California official eyes switch to single-payer model

California state capitol
California's lieutenant governor is looking into the possibility of expanding a universal healthcare program in San Francisco statewide.

As lawmakers in Washington debate the next steps for U.S. healthcare reform, California officials may be looking to San Francisco as a future model for the state.

San Francisco is the only place in the U.S. that offers universal healthcare, according to an article from The Mercury News. And now California Lt. Gov. Gavin Newsom is targeting the city’s program as a possibility for the entire state. Newsom helped put the program, called Healthy San Francisco, in place when he was the city’s mayor.

Free Daily Newsletter

Like this story? Subscribe to FierceHealthcare!

The healthcare sector remains in flux as policy, regulation, technology and trends shape the market. FierceHealthcare subscribers rely on our suite of newsletters as their must-read source for the latest news, analysis and data impacting their world. Sign up today to get healthcare news and updates delivered to your inbox and read on the go.

“California is in a unique and historic position to make universal health access a reality and become a model for the rest of the nation,” Newsom told the newspaper. “And I know from firsthand experience that it can be done.”

RELATED: Single-payer insurance might efficiently allocate US healthcare spending

Healthy San Francisco is available to all adults in the city who make up to 500% of the poverty level, or about $60,000 for a single person, but who do not have access to other insurance options. It’s not true health insurance coverage, though, as the program is not applicable outside of the city—so uninsured patients treated elsewhere may face exorbitant bills. The program is funded partially through the city’s general fund. Participants also contribute on a sliding scale, paying at most $1,800 a year, and employers in the city fund the rest.

Healthy San Francisco’s opponents object to the contributions they make to fund the program, according to the article. Sally C. Pipes, CEO of the Pacific Research Institute, a San Francisco-based nonprofit that backs limited government, told the publication that she resents paying for “mainly undocumented workers” through the employer fees.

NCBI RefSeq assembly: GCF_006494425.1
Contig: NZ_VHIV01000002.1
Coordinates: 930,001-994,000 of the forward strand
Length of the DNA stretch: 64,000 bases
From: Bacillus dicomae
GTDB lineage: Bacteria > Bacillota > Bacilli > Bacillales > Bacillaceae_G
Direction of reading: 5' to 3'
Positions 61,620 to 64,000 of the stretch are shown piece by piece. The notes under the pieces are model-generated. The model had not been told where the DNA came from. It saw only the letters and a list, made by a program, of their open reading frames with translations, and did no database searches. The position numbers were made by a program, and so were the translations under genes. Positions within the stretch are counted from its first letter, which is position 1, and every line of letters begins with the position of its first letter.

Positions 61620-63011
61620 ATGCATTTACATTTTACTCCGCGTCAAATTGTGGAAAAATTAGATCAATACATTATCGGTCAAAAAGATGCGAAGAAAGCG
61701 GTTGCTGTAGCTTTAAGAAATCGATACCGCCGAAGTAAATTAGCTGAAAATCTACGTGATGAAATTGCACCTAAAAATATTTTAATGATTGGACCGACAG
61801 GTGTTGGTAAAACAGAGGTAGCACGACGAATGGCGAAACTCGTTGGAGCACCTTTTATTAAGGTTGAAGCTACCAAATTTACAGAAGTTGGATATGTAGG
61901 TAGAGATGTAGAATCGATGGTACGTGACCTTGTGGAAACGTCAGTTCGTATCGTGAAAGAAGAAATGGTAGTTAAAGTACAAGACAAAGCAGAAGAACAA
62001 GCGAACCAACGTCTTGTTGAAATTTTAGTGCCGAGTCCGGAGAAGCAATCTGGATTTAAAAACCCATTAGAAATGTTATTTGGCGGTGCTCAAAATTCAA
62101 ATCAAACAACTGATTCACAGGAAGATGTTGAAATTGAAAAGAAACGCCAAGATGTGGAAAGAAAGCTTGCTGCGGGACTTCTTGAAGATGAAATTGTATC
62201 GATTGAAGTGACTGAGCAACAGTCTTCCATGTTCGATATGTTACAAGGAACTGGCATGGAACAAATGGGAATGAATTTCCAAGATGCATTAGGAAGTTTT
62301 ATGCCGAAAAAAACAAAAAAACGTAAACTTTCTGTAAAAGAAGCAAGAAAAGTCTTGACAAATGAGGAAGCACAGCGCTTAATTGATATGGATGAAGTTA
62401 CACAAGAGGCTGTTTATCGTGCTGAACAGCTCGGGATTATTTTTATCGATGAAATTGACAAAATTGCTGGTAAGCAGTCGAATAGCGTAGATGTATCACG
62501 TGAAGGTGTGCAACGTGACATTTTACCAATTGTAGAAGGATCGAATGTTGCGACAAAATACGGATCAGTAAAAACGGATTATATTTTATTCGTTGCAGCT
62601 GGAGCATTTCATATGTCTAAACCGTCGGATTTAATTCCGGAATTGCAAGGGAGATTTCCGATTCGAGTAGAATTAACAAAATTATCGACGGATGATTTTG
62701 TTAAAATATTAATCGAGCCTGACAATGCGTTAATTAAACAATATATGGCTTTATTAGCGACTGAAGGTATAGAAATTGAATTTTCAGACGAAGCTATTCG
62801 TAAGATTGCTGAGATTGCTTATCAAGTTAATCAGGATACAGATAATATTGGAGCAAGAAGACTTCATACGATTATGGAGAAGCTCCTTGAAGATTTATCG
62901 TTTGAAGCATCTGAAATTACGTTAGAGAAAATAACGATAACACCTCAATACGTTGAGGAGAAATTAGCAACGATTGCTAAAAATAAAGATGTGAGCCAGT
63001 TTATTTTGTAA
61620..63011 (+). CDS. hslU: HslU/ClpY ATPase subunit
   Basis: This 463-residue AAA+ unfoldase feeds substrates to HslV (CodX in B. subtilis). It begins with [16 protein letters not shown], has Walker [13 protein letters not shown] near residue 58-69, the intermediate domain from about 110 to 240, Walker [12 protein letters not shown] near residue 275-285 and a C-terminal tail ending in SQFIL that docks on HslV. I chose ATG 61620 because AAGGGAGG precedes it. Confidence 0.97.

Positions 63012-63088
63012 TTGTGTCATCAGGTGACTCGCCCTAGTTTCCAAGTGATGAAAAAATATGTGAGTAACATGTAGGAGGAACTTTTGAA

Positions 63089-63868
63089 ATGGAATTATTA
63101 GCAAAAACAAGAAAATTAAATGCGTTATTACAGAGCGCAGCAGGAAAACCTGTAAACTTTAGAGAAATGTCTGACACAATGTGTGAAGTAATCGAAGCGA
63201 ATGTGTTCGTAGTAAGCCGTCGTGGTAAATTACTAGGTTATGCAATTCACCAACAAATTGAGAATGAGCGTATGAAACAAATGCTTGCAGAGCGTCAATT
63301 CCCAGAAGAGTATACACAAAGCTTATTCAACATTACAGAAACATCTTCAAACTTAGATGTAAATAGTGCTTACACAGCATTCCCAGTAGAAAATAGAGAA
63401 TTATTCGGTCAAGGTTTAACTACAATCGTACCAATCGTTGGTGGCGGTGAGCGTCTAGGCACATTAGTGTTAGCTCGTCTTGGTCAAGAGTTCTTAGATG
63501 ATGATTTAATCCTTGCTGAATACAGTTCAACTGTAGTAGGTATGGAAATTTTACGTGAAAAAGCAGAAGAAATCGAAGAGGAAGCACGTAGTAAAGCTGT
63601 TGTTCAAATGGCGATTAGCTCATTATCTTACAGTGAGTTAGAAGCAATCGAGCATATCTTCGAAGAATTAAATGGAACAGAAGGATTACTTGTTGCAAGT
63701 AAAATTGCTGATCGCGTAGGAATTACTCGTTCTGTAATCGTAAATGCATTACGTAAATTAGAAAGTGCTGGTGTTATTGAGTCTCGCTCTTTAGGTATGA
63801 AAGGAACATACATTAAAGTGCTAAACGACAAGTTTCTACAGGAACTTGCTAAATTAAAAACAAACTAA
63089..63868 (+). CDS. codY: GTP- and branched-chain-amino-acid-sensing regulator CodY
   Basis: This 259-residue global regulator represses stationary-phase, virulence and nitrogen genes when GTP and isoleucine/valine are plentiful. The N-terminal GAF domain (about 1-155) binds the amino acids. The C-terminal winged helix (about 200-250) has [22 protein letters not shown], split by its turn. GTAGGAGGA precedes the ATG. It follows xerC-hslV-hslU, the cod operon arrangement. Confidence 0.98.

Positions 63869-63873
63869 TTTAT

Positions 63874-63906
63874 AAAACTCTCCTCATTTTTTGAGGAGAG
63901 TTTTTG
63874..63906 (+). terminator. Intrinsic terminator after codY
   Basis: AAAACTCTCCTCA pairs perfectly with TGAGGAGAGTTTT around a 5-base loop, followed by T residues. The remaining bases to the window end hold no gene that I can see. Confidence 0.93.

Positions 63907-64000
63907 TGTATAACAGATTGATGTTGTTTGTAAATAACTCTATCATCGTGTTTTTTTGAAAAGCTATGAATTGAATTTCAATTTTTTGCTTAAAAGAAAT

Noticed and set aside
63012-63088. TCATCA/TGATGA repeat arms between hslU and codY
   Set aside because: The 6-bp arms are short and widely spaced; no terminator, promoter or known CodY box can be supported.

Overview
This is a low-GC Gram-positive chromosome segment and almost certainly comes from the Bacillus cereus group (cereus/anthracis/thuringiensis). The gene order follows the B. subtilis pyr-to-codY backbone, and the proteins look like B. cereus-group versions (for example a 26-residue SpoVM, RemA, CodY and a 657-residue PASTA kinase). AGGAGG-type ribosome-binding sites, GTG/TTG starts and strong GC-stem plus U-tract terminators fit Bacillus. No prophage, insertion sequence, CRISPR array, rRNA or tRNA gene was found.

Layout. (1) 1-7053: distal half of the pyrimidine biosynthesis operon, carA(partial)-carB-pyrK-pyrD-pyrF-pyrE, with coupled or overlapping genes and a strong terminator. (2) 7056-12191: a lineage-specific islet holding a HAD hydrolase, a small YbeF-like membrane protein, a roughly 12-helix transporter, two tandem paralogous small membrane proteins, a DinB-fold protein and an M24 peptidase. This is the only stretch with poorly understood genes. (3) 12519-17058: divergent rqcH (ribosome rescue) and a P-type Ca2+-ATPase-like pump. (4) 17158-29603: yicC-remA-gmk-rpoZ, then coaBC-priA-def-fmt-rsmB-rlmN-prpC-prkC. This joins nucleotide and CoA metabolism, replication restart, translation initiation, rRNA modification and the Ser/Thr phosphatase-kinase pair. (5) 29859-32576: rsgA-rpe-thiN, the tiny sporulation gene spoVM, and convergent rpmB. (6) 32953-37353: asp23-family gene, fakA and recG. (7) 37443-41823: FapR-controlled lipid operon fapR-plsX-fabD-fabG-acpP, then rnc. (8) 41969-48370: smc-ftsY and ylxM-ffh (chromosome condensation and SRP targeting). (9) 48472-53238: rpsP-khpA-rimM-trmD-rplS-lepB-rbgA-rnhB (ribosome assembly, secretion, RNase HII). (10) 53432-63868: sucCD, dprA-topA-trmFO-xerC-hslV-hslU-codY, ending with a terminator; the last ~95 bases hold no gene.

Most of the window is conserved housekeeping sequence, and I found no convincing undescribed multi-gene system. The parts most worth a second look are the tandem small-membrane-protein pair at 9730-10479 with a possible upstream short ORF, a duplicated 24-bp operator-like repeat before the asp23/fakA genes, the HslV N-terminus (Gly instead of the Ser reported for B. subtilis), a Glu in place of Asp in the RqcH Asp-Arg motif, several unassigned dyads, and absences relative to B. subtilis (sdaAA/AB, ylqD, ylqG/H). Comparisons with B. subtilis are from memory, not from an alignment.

RELATED: GOP healthcare bill’s failure reignites single-payer debate

As California eyes a possible single-payer option, the Republicans’ failure to pass the American Health Care Act has reopened the door for discussion on a universal healthcare system nationwide, too. Sen. Bernie Sanders, I-Vt., said last week that he was planning to introduce a single-payer bill in the Senate, though he acknowledged that such a measure was an incredible long shot in a Republican-controlled government.

In the meantime, Democratic leaders are calling on the party to unify behind fixes for the Affordable Care Act, even as Republicans continue to vow to repeal President Barack Obama’s signature law, The Hill reports. Sanders said last week that repairs to the law were necessary in the short term, though he said a “Medicare-for-all” system, which he pushed during his presidential campaign, should be the ultimate goal.

Nearly half of doctors also back a single-payer system, a recent study found, and some professional organizations like National Nurses United are also proponents of a “Medicare-for-all” approach to healthcare.

Suggested Articles

Consumers could have saved billions in 2017 if price variation for certain services was addressed, according to a new report. 

Officials announced on Friday a proposal to remove healthcare protections for transgender patients and women seeking to terminate pregnancies.

Proposed federal rules don't go far enough to give patients and providers control when it comes to exchanging and accessing health data, AMIA says.